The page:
We collectively groan, and me, the food writer has to squirm while I get singled out for denying Steve, once again, his beloved nog.
Not this year. My daughter, Eleanor, who loves tradition, emailed my sister-in-law, Ann Carrington, asking for the family eggnog recipe.
For nearly 25 years, we booked it up to Lexington, Virg., every Christmas for a family gathering with my husband Cabell’s parents. While Cabell claims Virginia is the heart of the South, it’s damn cold up there in December. So cold, that every year when we arrived, the eggnog had already been made and stored in Mason jars in the garage, where it aged properly in the frigid temperatures. Actually sometimes it got too cold and we had to haul the eggnog inside so it wouldn’t freeze.
Eggnog is serious stuff in Lexington. Every household has its own recipe and of course claims it is the best. We would make lots of Christmas stops over the course of the week, visiting all of Cabell’s childhood friends, their parents, grandparents, old teachers, neighbors — basically, everybody in the small town of Lexington. We drank a lot of nog.
My kids grew up getting tipsy on eggnog, they always though it was some sort of liquid dessert. Cabell would invariably put his cup on the floor by his chair and the dog would lap it up. Sometimes, during the many trips to the garage to get a jar, it would wind up on the roof of the car parked nearest to the kitchen door, and in the morning Cabell’s dad would drive off with a Mason jar precariously rolling around until it fell into a snowbank when he turned the corner onto Lee Avenue. (Right, General Robert E.) Someone would find it, unharmed, walking home from the post office, and bring it back.
After Cabell’s parents passed away, his sister moved to Maine and there was no more family house to return to. We started having Christmas here in Louisiana. We made eggnog once or twice, but it’s just not the same in our warm muggy climate. No need for the extra calories of eggs and cream, we drink our Christmas toasts the way my New Orleans parents have always done, with Sazaracs, the nice balance of rye whiskey, Pechaud bitters, absinthe and lemon peel is a zesty way to start off the evening’s festivities.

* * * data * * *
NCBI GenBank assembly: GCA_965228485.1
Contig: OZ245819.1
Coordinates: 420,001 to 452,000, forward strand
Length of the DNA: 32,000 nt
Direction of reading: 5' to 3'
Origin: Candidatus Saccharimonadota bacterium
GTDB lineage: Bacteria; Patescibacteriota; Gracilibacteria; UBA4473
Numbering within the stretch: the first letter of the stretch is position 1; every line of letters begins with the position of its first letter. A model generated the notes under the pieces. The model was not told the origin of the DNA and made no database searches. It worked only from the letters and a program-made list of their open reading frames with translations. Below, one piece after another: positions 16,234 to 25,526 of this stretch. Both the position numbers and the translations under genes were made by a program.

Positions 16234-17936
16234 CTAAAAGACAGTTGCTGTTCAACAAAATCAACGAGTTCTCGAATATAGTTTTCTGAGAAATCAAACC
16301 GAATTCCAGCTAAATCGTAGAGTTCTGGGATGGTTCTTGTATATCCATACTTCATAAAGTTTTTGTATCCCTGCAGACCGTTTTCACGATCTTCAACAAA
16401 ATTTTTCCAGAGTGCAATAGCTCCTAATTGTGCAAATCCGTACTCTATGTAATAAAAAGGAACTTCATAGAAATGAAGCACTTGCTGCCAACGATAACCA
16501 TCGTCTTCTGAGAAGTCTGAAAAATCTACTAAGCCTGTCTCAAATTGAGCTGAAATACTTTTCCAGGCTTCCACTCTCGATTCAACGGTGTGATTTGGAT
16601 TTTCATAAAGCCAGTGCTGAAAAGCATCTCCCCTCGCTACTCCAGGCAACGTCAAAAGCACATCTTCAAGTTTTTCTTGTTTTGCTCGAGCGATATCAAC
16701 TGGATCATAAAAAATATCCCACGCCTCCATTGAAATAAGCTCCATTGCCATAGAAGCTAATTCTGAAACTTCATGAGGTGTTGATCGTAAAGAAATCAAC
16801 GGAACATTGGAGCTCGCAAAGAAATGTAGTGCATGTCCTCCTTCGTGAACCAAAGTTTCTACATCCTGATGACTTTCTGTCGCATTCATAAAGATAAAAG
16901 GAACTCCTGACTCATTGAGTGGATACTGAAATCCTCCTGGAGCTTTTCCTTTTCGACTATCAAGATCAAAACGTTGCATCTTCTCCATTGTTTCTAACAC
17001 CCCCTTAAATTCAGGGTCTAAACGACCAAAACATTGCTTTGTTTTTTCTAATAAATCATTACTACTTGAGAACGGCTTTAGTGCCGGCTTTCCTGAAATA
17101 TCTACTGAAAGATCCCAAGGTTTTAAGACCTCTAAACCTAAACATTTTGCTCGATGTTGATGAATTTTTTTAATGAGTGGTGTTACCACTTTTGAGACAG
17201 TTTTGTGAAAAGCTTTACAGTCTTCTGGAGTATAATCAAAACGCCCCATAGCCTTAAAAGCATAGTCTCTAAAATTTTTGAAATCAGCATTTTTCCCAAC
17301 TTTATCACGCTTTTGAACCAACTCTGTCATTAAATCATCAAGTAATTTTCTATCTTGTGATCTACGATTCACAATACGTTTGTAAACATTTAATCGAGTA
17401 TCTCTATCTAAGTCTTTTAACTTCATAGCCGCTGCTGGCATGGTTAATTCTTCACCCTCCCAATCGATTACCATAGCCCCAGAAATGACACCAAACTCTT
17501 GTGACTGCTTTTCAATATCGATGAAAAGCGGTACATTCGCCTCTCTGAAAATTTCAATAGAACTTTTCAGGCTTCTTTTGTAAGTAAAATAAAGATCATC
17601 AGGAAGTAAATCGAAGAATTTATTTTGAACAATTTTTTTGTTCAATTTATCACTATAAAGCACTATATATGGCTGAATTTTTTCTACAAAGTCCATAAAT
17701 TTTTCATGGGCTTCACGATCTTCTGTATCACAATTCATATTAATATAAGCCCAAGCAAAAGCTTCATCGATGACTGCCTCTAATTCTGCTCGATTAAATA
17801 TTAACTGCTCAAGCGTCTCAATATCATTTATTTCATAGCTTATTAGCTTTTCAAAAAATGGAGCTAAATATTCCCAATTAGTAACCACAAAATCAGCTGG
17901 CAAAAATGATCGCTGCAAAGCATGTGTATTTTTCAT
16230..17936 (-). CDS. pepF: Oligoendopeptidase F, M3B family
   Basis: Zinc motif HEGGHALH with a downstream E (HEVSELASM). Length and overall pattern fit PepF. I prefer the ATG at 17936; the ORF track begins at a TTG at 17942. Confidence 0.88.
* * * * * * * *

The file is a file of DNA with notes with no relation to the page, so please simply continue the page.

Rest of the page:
But Eleanor persists in imbibing her heritage. Here is Ann Carrington’s letter, and the family recipe:
Cousin Binnie was a wonderful old lady when I knew her, with white hair up in a bun and twinkly blue eyes. She had a great sense of humor and used to write me poems between visits to us in Lexington. I think I still have her letters, which were really delightful! She took the place of a mother for my mother, as her real mother died when she was only 10 or 11. That was a terribly hard time for the whole family. But Cousin Binnie and Mammy did their best to keep things going.
Egg Nog "Cousin Binnie" (Lavinia) Higginbotham
28 eggs, separated and beaten until yolks are light and whites firm
2 lb. powdered sugar
2 fifths French brandy
1 fifth Jamaica rum
3 pints whipping cream
Beat sugar and egg yolks together in a huge bowl. Add liquor very, very gradually at first to prevent curdling. Pour in whipped whipping cream. Lastly, fold in the beaten egg whites (You need an electric mixer, a big one, to do this! Be sure to wash and dry it thoroughly between beating the cream and the egg whites.)
1 lb. powdered sugar
1 qt. French brandy
1 pt. whisky
1½ pints whipping cream
Beat egg yolks until light. Add sugar. Add brandy gradually; then whisky. Add whipped cream, and fold in beaten egg whites.
I’m not sure why from the big batch to the smaller one the liquor changes from rum to whiskey. And there’s no directions for putting the eggnog out in the garage, which probably in Cousin Binnie’s day would have been the carriage house. Perhaps the coachman would have gotten too deep in his cups had he had that sort of temptation.
So here’s to Steve May, who wants the best for Lafayette, including the best eggnog. Now it’s up to you, dear readers, to ask Steve what recipe he drinks when the eggnog urge is upon him come Christmas Eve. That’s too deep a secret for me to reveal.
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